By Amy Silverman
By Olivia LaVecchia
By Monica Alonzo and Stephen Lemons
By Chris Parker
By Michael Lacey
By Weston Phippen
. . . we didn't get along with west Phoenix. It was on, on sight. Anytime you see them you knew we were going to fight. . . . West Side Chicanos, there's no love there at all. . . . That was a big part of my life when I was younger was getting it on with them. The purpose of my life was to get after those guys as much as I could. You know, I was like a soldier for the neighborhood.
NT: What did that entail?
RM: Just going out and hitting up on the walls, you know, writing on the walls, going over in their neighborhood and just . . . cross them out and put your name and put your neighborhood's. That's part of soldiering, you know? Letting them know we are out there. If you want some, come get some. That was one of our mottos, we used to say, "Want some? You come get some. But be bad enough to take some."
For me, that's how it was. For a lot of my other homeboys, it wasn't really like that. They were just together to hang out. For me, I took it like that. I was really serious about it. It got more and more serious with West Side Chicanos because one of our homeboys ended up killing one of their homeboys. A lot of my partners went to jail. . . . From there it was like hide and seek, laying low, we couldn't hardly go anywhere because there were so many fools after us. For a long time we weren't really doing nothing.
That's when break-dancing came out. So a lot of the neighborhoods (gangs), they got smaller and smaller. Some neighborhoods, they weren't even neighborhoods no more because of break-dancing. All the younger kids got into break-dancing and started doing that instead of being part of gangs. That was like in the mid-'80s. For that time, when I was 17, for a good two years, our neighborhood was really quiet. There really was nothing going on. Everybody was into that. Not only that, but the jean-pressing, New Boy style, punk rock style. All that was all in. So the neighborhood was pretty much obsolete.
And those movies came out, that movie Colors came out, man, and we had people coming to us, "Jump me in, I want to be from LCM." So right then and there, man, our neighborhood blew up again. Also, all the youngsters from the Eastside Las Cuatro Milpas, started getting together. The younger generation starting coming up -- they are back.
NT: The movie Colors triggered it?
RM: Oh man, big time, That movie had everybody jumping off. Neighborhoods came out of the woodwork. That's where BHHP, Hispanic Homeboys came up, South Side Posse, . . . Dope Man Association, Hispanics Causing Panic, a lot of these brand new neighborhoods, popping up all over the place. That's when our neighborhoods started getting strong again.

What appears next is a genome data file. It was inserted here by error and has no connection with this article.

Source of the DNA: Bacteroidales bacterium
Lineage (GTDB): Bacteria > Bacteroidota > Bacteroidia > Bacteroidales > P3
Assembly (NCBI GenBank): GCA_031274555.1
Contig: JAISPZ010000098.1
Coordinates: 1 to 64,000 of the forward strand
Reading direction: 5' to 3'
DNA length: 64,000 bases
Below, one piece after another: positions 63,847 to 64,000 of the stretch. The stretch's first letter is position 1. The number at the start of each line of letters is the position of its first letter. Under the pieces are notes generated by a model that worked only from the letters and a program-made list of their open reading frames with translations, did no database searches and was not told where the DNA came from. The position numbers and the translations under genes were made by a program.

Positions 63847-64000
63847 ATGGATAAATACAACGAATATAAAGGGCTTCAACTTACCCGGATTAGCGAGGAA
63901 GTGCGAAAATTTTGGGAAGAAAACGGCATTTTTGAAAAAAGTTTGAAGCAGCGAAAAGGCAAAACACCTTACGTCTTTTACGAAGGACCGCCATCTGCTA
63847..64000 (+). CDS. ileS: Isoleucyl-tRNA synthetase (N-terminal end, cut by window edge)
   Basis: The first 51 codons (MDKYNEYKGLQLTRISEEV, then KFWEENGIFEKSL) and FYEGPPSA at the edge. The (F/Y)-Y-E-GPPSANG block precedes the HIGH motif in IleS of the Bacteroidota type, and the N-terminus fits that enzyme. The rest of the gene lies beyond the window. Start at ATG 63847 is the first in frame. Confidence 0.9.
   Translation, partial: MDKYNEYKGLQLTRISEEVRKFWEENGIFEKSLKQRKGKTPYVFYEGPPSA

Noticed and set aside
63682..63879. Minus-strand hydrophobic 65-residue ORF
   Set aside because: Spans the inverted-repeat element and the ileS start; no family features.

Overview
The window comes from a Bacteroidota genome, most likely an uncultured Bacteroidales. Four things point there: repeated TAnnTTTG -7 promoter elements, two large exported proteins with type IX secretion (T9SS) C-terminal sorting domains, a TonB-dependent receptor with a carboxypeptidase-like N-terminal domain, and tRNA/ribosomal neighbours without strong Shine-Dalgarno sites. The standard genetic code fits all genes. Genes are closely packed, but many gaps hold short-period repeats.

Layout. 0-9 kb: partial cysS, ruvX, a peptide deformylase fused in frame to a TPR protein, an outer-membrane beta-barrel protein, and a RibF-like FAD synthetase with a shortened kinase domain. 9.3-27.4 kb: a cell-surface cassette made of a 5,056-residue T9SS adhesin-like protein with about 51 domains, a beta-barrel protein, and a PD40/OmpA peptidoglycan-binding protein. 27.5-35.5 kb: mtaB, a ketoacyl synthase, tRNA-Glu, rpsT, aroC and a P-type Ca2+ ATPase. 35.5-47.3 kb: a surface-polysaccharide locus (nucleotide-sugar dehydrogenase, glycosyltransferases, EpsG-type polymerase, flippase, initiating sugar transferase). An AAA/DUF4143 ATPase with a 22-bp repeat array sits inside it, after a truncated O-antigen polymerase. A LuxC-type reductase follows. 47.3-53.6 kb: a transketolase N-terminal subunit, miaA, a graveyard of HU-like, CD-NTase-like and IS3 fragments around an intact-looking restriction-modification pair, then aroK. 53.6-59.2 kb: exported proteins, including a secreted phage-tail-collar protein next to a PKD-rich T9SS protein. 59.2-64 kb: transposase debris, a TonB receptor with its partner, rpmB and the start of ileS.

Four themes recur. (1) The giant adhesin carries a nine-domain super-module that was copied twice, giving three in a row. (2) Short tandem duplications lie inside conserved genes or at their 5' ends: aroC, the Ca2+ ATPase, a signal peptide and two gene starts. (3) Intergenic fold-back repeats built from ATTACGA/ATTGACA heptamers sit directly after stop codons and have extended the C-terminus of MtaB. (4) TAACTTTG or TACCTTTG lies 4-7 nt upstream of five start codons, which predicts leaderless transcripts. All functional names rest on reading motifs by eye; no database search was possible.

NT: Are you from Southside or Eastside LCM? (Las Cuatro Milpas means "the four fields." The gang has four divisions across the metropolitan area, Eastside, Southside, Northside and Westside.)
RM: I originally got jumped into Westside LCM. I have a cousin I used to hang out with when I was younger. He was from Westside LCM and I got jumped into the Westside Milpas. But I lived in south Phoenix, so I would always go over to hang out in west Phoenix.
I don't claim a side now because I'm from LCM. Sides don't mean anything to me now. But back then, I was from Westside Milpas. At that time (mid-1980s) there wasn't a Southside Milpas. At that time, the neighborhood broke up (as break-dancing took off), and I kind of drifted away, too. I had a girlfriend, two kids, I was kicking it. My ex-old lady, we broke up, she took my two kids and that's a whole other story. Some of the guys from east Phoenix moved to south Phoenix, and I started hanging out with them. At about that time, this Colors came out.
NT: What year?
RM: '88 or '89. (Colors was made in 1988.) And everything started jumping off, especially in south Phoenix right there with us. All kinds of guys wanted to get jumped into Southside LCM. So we started that one up. Then my brother, he got his own clique going up in west side Phoenix, far west side Phoenix and they jumped up, a big old clique jumped up out there. And then a cousin (of a Southside LCM member) . . . he started claiming Northside LCM up there . . . and they fucking blew up, and they had a big old clique going on up there. . . . Within a half year, it was just huge; I mean the neighborhood was just huge.
That's when it got really serious. For me, that's when gangbanging came to a whole other level. That's when it started involving guns. Before, it was fist fighting. Before, people were getting shot and killed, but you had it mostly in some of the neighborhoods that are so old and some of the fighting between those guys was so serious they were killing each other. But in our neighborhood, we really didn't have that kind of a hatred with another neighborhood like that, other than West Side Chicanos. And because of the time lapse, (the fighting) between our neighborhoods, it was dead.